Fortunately, the Solar America Board of Codes and Standards has already developed a set of best practices that may significantly reduce the cost of permitting for solar projects. Their exhaustive list of strategies (such as expedited review based on a checklist, email rather than in-person permit submission, etc) can reduce permitting costs by 75%, giving a very different picture.
Another potential barrier to fulfilling the potential of solar grid parity are limits on and limitations of net metering. Net metering laws in 43 states allow for on-site solar power producers to rollback their electricity consumption. For every kilowatt-hour (kWh) offset by on-site solar, the customer saves the retail charge for electricity, e.g. $0.10 per kWh. The following chart provides a simplified example, where the customer uses 100 kWh in a month, but because their solar array produces 60 kWh, they only pay for the “net” consumption, 40 kWh.
In general, customers using net metering get paid the retail rate for solar electricity so long as production does not exceed on-site consumption (by very much). The advantage of net metering is that people generally find a combination of energy efficiency and solar power that minimizes their electric bill, and the accounting is all handled by the utility using a single meter.
Net metering has political advantages as well. Since it doesn’t require any public money (but instead requires the utility to provide the accounting measure), it feels free.
One drawback of net metering is that a person must own a suitable, sunny rooftop or open space to install solar. Since only two-thirds of residential properties are owner occupied, and scarcely 25% of residential rooftop space is suitable for solar,5 that significantly shrinks the potential universe for solar power. Additionally, net metering can encourage sub-optimal economies of scale for distributed solar. Since people who regularly produce more solar electricity than they use on-site get paid a very low rate for that power (rather than the retail electricity rate), it discourages people from maximizing the size of their solar project. And with steep economies of scale at small project sizes, this means the social cost of solar power is higher with policies that cap project sizes (net metering) than with those that do not.
One policy solution to this net metering limitation is generically called community solar. At its simplest, community solar policy means “community net metering.” This policy, adopted by seven states and a number of individual utilities as of 2010, allows customers to build a common solar panel array and share the output via net metering on their individual bill. For example, the electricity from a 30 kW solar array on a nearby church could be shared among ten local owners, each receiving a share of the electricity output in proportion to their ownership share. The accounting is identical to net metering, minus the on-site solar. Customers still cannot get credit for significantly more solar electricity than they consume, but they do not need to have a sunny rooftop.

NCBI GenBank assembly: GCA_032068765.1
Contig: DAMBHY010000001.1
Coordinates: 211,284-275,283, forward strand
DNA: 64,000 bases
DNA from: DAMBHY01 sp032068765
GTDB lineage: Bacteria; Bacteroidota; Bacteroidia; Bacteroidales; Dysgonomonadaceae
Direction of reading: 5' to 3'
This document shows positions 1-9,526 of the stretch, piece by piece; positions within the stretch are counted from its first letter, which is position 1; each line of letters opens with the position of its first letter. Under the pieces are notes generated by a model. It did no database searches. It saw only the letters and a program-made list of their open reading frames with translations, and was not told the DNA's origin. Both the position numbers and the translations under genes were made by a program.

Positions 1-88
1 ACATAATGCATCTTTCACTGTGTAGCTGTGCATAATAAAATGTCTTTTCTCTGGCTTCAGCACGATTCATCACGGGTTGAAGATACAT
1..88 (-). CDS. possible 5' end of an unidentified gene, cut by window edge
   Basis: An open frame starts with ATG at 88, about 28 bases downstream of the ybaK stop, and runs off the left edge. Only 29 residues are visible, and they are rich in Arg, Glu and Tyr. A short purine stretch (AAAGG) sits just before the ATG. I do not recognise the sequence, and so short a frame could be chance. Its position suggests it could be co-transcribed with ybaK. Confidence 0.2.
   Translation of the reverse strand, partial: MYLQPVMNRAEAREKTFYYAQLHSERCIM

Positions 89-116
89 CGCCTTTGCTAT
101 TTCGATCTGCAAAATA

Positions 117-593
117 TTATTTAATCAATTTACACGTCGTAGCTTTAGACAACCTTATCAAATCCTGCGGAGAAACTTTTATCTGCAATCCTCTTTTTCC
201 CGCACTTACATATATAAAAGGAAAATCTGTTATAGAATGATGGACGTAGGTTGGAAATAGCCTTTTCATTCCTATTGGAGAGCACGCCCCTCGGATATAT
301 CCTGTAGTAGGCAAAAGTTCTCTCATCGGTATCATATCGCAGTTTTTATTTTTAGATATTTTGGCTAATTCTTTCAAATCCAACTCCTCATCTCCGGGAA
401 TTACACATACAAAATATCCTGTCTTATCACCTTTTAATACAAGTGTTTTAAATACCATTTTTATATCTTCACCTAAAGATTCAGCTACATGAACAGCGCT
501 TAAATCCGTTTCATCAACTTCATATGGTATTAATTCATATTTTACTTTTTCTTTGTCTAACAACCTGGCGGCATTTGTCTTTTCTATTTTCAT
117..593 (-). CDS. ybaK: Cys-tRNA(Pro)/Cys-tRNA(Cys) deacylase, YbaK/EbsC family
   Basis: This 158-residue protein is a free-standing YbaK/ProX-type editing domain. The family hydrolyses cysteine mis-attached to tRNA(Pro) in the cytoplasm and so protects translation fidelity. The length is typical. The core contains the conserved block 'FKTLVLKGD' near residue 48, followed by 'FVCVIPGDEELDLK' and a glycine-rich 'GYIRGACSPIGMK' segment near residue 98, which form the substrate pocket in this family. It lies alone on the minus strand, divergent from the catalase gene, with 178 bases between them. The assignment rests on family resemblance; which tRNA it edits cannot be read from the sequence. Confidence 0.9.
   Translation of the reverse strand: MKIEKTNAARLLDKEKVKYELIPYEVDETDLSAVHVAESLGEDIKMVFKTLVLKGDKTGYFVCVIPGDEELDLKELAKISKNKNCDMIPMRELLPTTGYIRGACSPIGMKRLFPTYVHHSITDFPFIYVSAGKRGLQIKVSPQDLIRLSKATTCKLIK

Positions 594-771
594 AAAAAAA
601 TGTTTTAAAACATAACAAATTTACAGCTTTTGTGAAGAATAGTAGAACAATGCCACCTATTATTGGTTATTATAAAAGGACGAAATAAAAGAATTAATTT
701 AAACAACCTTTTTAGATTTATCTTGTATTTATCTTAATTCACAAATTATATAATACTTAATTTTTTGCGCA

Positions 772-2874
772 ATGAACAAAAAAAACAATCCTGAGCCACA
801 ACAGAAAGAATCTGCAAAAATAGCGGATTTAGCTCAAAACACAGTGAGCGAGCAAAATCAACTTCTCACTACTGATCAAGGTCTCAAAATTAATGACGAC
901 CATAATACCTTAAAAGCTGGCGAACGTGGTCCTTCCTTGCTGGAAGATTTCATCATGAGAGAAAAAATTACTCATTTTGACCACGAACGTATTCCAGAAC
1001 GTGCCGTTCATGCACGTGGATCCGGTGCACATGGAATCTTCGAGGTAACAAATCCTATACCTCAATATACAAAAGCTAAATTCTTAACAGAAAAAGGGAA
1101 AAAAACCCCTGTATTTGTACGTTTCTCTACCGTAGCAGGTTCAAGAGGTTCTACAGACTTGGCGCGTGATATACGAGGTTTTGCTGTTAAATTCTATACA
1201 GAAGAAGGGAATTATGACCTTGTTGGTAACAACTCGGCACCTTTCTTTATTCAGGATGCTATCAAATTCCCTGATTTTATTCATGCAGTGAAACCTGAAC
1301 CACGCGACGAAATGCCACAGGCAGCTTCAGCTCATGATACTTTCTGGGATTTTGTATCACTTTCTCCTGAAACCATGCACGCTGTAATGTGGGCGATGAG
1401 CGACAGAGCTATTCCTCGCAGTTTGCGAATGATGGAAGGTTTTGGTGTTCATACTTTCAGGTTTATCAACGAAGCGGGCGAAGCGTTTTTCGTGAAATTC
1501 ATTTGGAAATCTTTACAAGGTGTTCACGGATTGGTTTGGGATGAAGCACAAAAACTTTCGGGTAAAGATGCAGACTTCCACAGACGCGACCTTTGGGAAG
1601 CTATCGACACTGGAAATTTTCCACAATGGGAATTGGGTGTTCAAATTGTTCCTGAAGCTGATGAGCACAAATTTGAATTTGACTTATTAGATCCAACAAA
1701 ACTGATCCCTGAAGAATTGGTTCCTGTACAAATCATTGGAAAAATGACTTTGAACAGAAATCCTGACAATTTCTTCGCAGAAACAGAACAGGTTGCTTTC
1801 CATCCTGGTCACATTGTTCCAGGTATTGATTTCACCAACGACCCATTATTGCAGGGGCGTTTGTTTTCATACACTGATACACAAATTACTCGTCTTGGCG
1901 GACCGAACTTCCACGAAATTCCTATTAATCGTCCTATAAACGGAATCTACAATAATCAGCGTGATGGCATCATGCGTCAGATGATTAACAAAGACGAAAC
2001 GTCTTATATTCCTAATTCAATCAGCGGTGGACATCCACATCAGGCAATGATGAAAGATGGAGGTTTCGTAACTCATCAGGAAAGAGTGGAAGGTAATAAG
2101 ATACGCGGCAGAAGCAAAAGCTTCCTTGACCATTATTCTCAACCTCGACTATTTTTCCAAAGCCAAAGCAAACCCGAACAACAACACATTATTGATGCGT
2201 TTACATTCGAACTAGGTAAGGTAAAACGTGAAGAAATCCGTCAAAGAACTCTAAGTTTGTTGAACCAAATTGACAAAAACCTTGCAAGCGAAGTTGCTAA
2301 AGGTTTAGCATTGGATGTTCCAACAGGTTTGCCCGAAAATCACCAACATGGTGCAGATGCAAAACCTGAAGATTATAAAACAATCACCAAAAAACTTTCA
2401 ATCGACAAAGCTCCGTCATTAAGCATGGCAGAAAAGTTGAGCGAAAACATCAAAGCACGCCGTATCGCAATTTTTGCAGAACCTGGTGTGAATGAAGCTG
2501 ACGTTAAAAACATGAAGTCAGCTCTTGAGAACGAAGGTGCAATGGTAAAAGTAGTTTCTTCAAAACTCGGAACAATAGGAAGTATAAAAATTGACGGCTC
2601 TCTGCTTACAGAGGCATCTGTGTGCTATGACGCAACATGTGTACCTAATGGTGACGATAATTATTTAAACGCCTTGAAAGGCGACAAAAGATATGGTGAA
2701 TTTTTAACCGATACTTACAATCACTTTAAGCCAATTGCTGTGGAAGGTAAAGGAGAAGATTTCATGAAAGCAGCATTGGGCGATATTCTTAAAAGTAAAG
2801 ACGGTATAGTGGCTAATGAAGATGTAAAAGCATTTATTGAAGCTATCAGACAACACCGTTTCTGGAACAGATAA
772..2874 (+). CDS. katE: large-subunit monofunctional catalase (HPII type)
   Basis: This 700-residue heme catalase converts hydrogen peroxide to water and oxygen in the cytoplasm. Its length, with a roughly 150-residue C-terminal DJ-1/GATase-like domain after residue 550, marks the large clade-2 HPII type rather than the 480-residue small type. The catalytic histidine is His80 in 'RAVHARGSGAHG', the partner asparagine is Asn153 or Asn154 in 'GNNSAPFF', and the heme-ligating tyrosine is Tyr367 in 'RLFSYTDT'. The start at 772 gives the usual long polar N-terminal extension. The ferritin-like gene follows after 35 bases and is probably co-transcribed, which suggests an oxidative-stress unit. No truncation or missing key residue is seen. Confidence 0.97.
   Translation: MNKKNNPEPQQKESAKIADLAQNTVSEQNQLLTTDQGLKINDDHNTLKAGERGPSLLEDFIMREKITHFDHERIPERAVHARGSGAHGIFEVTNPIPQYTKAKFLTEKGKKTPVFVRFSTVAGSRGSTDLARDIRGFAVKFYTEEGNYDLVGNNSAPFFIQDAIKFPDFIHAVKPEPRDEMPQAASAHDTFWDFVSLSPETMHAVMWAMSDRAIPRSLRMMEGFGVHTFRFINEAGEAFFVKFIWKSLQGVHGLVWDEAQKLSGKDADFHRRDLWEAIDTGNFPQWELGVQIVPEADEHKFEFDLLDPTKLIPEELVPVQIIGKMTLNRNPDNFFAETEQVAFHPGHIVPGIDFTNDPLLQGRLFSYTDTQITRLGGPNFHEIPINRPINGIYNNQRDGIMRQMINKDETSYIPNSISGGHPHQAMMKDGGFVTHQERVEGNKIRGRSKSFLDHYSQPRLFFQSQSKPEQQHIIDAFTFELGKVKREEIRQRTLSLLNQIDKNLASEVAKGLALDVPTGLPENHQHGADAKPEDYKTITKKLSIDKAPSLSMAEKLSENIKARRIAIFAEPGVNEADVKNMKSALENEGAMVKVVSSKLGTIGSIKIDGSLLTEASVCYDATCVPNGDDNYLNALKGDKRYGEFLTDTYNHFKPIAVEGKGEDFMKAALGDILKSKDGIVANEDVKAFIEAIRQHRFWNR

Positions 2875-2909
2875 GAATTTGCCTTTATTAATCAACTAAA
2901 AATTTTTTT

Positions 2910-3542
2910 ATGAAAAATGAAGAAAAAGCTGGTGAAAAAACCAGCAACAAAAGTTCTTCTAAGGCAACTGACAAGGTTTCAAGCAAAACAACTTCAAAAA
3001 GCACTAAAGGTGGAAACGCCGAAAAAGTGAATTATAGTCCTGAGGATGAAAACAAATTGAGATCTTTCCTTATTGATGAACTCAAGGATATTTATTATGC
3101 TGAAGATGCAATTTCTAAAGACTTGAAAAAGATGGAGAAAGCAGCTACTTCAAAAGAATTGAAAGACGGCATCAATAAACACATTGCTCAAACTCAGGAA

Community net metering is simply an accounting measure, but it can provide a way for many people to share the electricity output from a single solar array in their community, and make centrally located community solar projects possible. In addition to opening the door to solar for folks without suitable rooftops, by allowing people to share larger solar arrays it can also modestly reduce the cost of going solar. The following chart illustrates the economies of scale of solar power installed in the U.S. To use the example of a church roof-top array, it’s possible to see the cost savings from sharing a 30 kW array with a typical cost of $6.50 per Watt compared to 10 individual 3 kW arrays at $7.30 per Watt.6
In one state, Colorado, a new state law has established a legal framework for community solar projects called community solar gardens. These gardens are solar projects 2 MW or smaller with 10 or more “subscribers” sharing the solar output. Utilities must buy the output from up to 6 MW worth of community solar projects by 2013.7
Another drawback of net metering is that it is often limited on a system-wide basis in many states, to a certain percentage of a utility’s load or peak load. California, for example, requires utilities to accept up to 5% of their peak demand from net metering, but no more.8 Most states limit net metering to 1% of a utility’s peak demand or less. The following map shows states with an aggregate net metering limit.9 States in dark red have limits 1% or less and states in light red have limits that are higher. States with no color have no statutory limit on net metered systems.
Fortunately, states can change their aggregate limits, as California did in 2006 (to 2.5%) and 2010 (to 5%).10 However, there’s no guarantee of a sufficiently favorable political environment in other states.
Lead image: Human hand open red velvet rope, via Shutterstock
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